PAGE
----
Transportation joins McCormick to augment research

Amy Hamblin

In an effort to shift its focus to research, Northwestern’s Transportation Center — currently independent of any school — now will fall under the McCormick School of Engineering and Applied Science, officials said Thursday.

The Transportation Center won’t be moving physically, but effective Jan. 1, 2005, it will be considered part of NU’s engineering school. The move will allow for more collaboration between the center and the Infrastructure Technology Institute, also part of McCormick.

The Infrastructure Technology Institute, which is government-subsidized, explores similar topics to the Transportation Center, and the extra collaboration will help broaden the Transportation Center’s research, officials said.

“The clear emphasis is on increasing the amount of research we are able to do,” said Robert Gallamore, director of the center. “There is more research funding for engineering and science applications than with policy issues.”

Gallamore said the center’s integration into McCormick is part of the university’s larger goal to promote interdisciplinary institutes. The Transportation Center must “update its mission,” in light of new trends and developments, he said.

Also part of this idea, Kellogg School of Management will continue to run the Transportation Center’s programming for business executives.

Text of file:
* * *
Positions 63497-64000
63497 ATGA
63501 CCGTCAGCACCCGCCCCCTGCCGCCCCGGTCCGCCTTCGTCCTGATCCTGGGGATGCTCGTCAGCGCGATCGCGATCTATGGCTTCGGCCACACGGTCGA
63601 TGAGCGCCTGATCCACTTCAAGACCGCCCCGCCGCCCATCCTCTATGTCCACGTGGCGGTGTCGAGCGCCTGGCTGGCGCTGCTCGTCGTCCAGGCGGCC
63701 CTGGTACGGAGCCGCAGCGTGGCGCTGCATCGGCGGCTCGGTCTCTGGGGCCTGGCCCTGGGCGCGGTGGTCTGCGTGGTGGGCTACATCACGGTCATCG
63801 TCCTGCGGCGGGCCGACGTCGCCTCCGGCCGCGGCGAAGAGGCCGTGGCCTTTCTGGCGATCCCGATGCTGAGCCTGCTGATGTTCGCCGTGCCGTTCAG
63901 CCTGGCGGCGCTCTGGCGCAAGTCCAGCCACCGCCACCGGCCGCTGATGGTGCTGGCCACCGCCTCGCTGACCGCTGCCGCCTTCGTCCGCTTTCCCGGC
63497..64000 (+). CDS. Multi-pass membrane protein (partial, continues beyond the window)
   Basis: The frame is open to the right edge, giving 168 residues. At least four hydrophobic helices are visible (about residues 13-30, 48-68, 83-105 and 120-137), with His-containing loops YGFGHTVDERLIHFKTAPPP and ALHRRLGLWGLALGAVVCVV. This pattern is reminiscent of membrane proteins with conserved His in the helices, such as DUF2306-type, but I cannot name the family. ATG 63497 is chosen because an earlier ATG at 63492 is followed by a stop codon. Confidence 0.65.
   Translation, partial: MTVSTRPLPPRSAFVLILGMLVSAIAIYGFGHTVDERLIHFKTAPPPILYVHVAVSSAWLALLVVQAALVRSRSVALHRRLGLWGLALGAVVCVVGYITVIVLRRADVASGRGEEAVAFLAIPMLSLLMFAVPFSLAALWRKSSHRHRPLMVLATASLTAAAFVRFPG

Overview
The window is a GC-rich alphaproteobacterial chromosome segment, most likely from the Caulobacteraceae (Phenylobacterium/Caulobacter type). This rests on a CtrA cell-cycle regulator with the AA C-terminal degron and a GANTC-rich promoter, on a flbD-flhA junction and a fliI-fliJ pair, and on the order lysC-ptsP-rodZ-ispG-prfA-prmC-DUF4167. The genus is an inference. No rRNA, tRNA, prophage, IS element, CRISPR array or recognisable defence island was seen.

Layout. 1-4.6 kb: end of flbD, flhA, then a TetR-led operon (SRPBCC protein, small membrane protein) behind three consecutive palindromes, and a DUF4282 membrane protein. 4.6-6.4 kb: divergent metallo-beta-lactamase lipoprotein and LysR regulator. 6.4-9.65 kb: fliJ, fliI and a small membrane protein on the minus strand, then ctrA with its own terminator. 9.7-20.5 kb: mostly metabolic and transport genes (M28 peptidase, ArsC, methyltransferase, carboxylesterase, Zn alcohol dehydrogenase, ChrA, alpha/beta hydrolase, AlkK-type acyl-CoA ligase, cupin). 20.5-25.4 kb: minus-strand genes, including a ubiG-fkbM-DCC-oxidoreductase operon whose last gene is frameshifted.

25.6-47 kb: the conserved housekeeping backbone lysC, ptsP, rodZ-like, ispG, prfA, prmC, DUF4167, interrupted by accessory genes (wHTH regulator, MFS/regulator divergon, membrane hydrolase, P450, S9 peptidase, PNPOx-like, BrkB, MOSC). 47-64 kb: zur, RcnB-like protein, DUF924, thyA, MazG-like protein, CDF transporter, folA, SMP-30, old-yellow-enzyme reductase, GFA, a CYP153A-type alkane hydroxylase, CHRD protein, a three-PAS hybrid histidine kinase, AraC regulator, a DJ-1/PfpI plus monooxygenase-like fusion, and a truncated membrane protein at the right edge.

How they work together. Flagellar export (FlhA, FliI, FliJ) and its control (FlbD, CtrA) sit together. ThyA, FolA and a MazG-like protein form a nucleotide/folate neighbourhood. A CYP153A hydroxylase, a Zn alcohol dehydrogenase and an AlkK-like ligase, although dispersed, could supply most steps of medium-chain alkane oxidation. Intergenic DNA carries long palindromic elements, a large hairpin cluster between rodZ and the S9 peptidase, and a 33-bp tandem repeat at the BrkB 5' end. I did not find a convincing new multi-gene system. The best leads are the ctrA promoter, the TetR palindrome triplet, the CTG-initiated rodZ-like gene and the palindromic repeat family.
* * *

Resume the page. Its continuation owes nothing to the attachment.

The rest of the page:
Founded in 1954, the center distinguishes itself from other transportation institutes by focusing on the study of issues that affect both the private and public sector. Traditionally, researchers only examine issues of public transportation, such as road safety and highway construction.

Many large corporations have partnerships with the center, including Quaker Oats, Union Pacific Railroad, Home Depot, Kraft, United Airlines and Morgan Stanley. Faculty members with the Transportation Center advise businesses on the best mode of transportation for their services.

More than 30 McCormick, Kellogg and Weinberg College of Arts and Sciences professors are affiliated with the center. But some worry the change threatens the tradition of interdisciplinary work done at the center.

“I think it will potentially diminish the alumni and business community support for the center,” said Kellogg Prof. James Dana, a joint appointee for the center. “I think this is going to increase the quality of research but narrow the focus.”

But McCormick Prof. Pablo Durango-Cohen said the shift to his school only will increase the scope of research conducted in transportation.

“Many of the research aspects can build on the synergy that already exists,” said Cohen, a joint appointee. “For the university and Transportation Center this opens new opportunities.”

Durango-Cohen noted that the center will not be able to receive any additional funding from its new relationship with McCormick.

Gallamore said a search committee will begin to look for someone to fill the William A. Patterson Distinguished Chair, which has been vacant since 1999. The new chairperson will help oversee the new direction.

“Every organization, like every living organism, needs to renew itself in order to adapt to a new environment,” Gallamore said.

Reach Amy Hamblin at [email protected]